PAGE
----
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Astronauts say crews would be comfortable in Dragon

Posted: May 28, 2012

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Two astronauts who helped capture and berth the Dragon supply ship said Saturday they would be comfortable flying a human-rated version of the craft on commercial flights to the International Space Station.

The Dragon spacecraft was captured Friday by the International Space Station's robotic arm. Credit: ESA/NASA
NASA flight engineer Don Pettit guided the space station's Canadian robotic arm to grapple the private cargo freighter Friday, three days after it blasted off from Florida on a test flight long-awaited by NASA and SpaceX, the craft's builder, owner and operator.

Joe Acaba, a former school teacher and environmental scientist, helped configure the space station's berthing system to receive the Dragon spacecraft as Pettit moved the capsule in position with the robot arm.

The research outpost's crew opened the hatch to Dragon on Saturday, and Pettit, Acaba and Andre Kuipers, a European Space Agency astronaut, spoke with reporters from inside the ship's cabin a few hours later.

"I spent quite a bit of time poking around in here this morning just looking at the engineering and the layout, and I'm very pleased," Pettit said Saturday. "It looks like it carries about as much cargo as I could put in my pickup truck."

Dragon became the first commercial vehicle to visit the space station when it arrived Friday. The craft is on a NASA-sponsored test flight to demonstrate transportation of cargo to the space station and back to Earth.

A view inside the Dragon spacecraft soon after its hatch was opened at the International Space Station. Credit: ESA/NASA
Dragon's cone-shaped pressurized compartment measures 12 feet in diameter at its base with a height of 14.4 feet. It has a volume of 350 cubic feet, about the size of a large walk-in closet.

SpaceX plans to outfit the Dragon spacecraft with seats, cockpit displays, controls, and an abort system to launch and land with up to seven astronauts. The company is competing for funding from NASA's commercial crew program, which intends to award at least two private firms in August with government financing to help cover the design and testing of rockets and spacecraft for astronaut transportation to and from the space station.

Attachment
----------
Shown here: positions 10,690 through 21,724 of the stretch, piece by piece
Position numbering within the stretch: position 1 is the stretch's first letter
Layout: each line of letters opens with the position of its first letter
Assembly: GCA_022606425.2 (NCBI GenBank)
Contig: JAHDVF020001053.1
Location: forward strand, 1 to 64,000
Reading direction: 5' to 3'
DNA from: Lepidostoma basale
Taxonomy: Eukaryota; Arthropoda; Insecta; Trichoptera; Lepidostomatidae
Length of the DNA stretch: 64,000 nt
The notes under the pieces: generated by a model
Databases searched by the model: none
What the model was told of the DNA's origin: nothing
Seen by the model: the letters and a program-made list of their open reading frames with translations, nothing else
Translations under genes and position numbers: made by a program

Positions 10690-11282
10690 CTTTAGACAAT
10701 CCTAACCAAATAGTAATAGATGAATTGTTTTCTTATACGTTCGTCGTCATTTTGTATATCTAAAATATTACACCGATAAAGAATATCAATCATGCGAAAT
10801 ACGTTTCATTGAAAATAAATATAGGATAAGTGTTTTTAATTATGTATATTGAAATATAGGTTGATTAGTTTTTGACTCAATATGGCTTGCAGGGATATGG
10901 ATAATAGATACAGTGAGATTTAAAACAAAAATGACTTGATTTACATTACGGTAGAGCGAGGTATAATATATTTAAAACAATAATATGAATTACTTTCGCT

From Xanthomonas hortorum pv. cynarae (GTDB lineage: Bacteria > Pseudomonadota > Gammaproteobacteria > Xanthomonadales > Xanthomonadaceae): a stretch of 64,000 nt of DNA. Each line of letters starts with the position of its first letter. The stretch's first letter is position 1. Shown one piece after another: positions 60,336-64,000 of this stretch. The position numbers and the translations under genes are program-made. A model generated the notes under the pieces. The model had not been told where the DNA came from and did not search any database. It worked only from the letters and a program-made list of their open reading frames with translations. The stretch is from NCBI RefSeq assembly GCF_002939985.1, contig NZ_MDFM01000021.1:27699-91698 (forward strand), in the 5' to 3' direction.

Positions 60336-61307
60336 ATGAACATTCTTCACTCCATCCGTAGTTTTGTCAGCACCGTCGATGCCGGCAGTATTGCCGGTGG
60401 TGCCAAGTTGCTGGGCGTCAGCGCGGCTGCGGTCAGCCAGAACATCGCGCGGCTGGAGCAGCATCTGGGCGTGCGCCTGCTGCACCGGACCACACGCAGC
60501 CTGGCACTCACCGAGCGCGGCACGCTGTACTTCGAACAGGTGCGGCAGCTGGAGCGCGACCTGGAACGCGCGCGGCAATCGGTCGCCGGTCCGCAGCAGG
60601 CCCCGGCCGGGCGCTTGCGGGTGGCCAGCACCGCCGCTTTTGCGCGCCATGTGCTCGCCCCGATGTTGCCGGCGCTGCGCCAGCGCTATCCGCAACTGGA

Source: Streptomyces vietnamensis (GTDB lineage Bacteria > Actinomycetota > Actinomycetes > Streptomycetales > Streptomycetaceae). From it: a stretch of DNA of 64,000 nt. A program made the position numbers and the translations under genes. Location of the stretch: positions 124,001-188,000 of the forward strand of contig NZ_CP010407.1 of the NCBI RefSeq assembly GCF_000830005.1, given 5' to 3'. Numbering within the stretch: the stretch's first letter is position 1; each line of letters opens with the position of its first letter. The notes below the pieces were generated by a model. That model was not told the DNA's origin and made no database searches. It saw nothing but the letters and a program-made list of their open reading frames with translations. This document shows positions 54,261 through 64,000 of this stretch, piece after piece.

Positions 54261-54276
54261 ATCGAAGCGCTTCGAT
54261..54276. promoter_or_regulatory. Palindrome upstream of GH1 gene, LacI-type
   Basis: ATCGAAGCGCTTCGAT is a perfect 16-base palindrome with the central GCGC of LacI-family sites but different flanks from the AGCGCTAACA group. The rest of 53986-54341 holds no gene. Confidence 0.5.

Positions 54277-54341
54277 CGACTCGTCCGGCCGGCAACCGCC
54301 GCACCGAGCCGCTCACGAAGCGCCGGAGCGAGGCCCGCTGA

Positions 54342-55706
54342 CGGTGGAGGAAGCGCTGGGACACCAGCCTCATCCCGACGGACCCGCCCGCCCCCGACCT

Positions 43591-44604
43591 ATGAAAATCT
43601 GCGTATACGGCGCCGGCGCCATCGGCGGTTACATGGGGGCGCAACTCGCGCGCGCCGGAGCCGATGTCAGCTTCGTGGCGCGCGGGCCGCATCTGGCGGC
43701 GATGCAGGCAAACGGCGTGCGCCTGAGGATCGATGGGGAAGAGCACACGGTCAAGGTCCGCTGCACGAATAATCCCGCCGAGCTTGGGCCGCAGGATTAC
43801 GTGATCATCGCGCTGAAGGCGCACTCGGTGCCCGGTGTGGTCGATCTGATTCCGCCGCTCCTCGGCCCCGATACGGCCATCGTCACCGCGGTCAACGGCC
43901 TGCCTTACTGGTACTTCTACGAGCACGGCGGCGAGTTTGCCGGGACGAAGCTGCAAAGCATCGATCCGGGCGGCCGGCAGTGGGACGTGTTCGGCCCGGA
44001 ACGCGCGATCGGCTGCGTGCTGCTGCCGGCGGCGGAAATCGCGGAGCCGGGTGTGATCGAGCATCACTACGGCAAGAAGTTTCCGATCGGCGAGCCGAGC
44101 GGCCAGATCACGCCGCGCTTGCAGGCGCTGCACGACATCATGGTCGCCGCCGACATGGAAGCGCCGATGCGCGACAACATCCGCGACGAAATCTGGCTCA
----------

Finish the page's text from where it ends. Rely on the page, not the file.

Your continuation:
Until a commercial craft is certified for astronaut crews, U.S. fliers must ride to the station on Russian Soyuz capsules. NASA expects a commercial crew craft to be ready for operational missions by 2017.

Pettit, who launched to the station on a Soyuz in December, said Dragon is bigger than Russia's venerable capsule.

"It's roomier than a Soyuz, so flying up in a human-rated Dragon is not going to be an issue," Pettit said.

NASA astronauts and SpaceX employees conduct a fit check with seats and crew accommodations inside a prototype Dragon spacecraft. Credit: SpaceX
SpaceX developed the Dragon and its Falcon 9 booster with a mix of public and private investment. SpaceX has spent $1.2 billion since its founding in 2002, including development of Falcon 9, Dragon and other projects. About $680 million has been spent on SpaceX's space station cargo development efforts, according to Gwynne Shotwell, SpaceX's president.

"I have a lot of confidence in our future, and this is a great first step to move us forward with the commercialization of [spaceflight]," Acaba said. "I think we would feel very comfortable in a human-rated vehicle just like this one."

NASA has ongoing funded Space Act Agreements with SpaceX, Boeing Co., Sierra Nevada Corp., and Blue Origin. Each company is designing crewed spacecraft capable of reaching the space station.

Andre Kuipers, who hails from the Netherlands, called Dragon "beautiful, spacious [and] modern" on his Flickr photo page. With blue interior lighting, Kuipers said Dragon "feels a bit like a sci-fi film set."

Pettit said Dragon was plenty spacious for quick trips to the complex, which orbits 250 miles above Earth. It would take between just a few hours to a couple of days for astronauts to arrive at the space station after launch.

"There's not enough room in here to hold a barn dance, but for transportation for crew up and down through Earth's atmosphere and into space, which is a rather short period of time, there's plenty of room in here for the envisioned crews," Pettit said.